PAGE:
London’s inside workers' strike may not have much of an impact on citizens, but the list of services affected is growing.

The cutbacks - confirmed by city hall management Tuesday - come as the striking CUPE workers held a rally in Victoria Park and had a meal provided by the provincial union.

For many at the rally, the appetite for picketing is waning.

That shouldn’t be confused with resolve as union leaders vow to continue striking until politicians step in or an arbitrator is summoned.

“The mayor and council really need to step in to do something to end this strike,” says CUPE Local 101 president Shelley Navarroli.

More than three weeks in, there are signs the seams around some city services are splitting further.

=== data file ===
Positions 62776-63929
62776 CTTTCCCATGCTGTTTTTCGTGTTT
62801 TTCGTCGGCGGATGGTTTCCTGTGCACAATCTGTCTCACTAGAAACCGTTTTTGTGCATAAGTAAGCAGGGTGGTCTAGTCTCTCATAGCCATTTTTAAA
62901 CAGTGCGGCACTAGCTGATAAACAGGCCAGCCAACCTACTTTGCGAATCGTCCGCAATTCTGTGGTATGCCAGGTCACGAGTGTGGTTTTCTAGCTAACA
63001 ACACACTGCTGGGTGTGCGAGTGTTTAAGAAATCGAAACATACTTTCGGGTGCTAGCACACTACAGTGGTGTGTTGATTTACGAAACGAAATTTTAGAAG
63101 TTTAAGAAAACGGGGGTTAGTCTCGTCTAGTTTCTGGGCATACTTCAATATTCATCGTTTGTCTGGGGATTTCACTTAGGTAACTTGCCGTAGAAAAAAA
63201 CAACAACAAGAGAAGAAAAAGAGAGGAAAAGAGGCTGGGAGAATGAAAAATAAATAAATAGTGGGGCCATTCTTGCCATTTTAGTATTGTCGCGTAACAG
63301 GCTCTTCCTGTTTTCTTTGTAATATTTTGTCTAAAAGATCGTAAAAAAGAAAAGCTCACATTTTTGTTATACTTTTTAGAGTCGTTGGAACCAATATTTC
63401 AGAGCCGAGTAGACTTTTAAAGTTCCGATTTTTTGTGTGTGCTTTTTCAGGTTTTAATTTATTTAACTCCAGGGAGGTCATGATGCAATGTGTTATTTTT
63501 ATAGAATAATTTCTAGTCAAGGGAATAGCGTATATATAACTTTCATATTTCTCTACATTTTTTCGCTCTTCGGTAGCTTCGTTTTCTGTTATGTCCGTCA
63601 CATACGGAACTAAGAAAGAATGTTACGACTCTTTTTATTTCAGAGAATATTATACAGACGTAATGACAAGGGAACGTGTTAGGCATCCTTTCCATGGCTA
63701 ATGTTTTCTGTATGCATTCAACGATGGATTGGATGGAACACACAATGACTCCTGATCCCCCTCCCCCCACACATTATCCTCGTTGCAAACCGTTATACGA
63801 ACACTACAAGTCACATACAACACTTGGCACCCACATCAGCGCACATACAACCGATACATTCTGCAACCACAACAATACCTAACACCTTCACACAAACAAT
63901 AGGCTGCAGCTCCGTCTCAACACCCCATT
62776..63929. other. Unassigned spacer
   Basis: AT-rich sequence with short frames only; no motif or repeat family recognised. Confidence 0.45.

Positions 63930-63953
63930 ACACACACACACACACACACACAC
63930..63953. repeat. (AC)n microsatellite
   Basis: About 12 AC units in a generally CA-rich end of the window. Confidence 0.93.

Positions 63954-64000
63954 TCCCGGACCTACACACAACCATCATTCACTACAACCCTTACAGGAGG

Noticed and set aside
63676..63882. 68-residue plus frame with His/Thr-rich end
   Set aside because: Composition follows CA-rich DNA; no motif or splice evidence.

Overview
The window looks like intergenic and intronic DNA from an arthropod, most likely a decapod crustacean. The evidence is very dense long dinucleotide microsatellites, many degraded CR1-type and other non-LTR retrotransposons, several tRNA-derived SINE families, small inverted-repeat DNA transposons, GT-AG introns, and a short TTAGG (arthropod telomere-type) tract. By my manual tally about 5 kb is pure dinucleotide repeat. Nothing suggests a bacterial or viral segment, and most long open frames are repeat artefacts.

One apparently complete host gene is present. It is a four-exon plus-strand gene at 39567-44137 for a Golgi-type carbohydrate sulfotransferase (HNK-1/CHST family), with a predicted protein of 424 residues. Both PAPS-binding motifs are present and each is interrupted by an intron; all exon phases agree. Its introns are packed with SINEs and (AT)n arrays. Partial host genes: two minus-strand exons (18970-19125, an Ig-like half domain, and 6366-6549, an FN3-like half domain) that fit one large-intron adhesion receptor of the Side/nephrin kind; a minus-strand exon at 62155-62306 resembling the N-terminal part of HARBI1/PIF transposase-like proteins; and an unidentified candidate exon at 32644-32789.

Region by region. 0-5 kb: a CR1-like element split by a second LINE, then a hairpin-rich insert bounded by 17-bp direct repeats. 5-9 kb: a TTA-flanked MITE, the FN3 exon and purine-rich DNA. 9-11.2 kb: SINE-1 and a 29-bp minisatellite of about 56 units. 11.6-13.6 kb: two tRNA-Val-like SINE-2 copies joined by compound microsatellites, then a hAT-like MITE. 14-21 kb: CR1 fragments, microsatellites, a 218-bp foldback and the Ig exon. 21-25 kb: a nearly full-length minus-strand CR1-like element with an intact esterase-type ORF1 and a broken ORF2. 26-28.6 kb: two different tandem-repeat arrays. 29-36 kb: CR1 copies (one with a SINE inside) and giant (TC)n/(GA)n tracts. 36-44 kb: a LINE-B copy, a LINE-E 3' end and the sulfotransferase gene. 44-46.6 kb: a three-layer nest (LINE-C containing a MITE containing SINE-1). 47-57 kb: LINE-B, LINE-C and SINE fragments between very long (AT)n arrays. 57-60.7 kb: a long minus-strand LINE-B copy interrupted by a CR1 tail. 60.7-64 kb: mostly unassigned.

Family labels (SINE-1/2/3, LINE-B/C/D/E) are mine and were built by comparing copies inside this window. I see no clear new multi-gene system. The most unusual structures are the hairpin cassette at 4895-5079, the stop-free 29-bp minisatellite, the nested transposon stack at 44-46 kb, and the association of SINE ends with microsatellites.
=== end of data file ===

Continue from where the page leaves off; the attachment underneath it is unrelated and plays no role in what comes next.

The tourist information bureau on Wellington Road is still dark, with a posted handwritten sign for visitors advising them of the strike.

Court and fine services at the Provincial Offences court posted a new schedule Tuesday. The city supports both services, and after days of backlogs, says the new schedule puts things back on track, somewhat.

"Once again, when you are missing a lot of people, you are learning things on the go. And we've decided to reduce the hours there to just morning hours,” says Bill Coxhead, a city senior manager.

A London paralegal says some fines can't be processed there. And online options exist, but some may prefer to deal with fines in person.

“Most people like my clients, want to come in, in person so they know their fine has been paid,” says Gary Kober.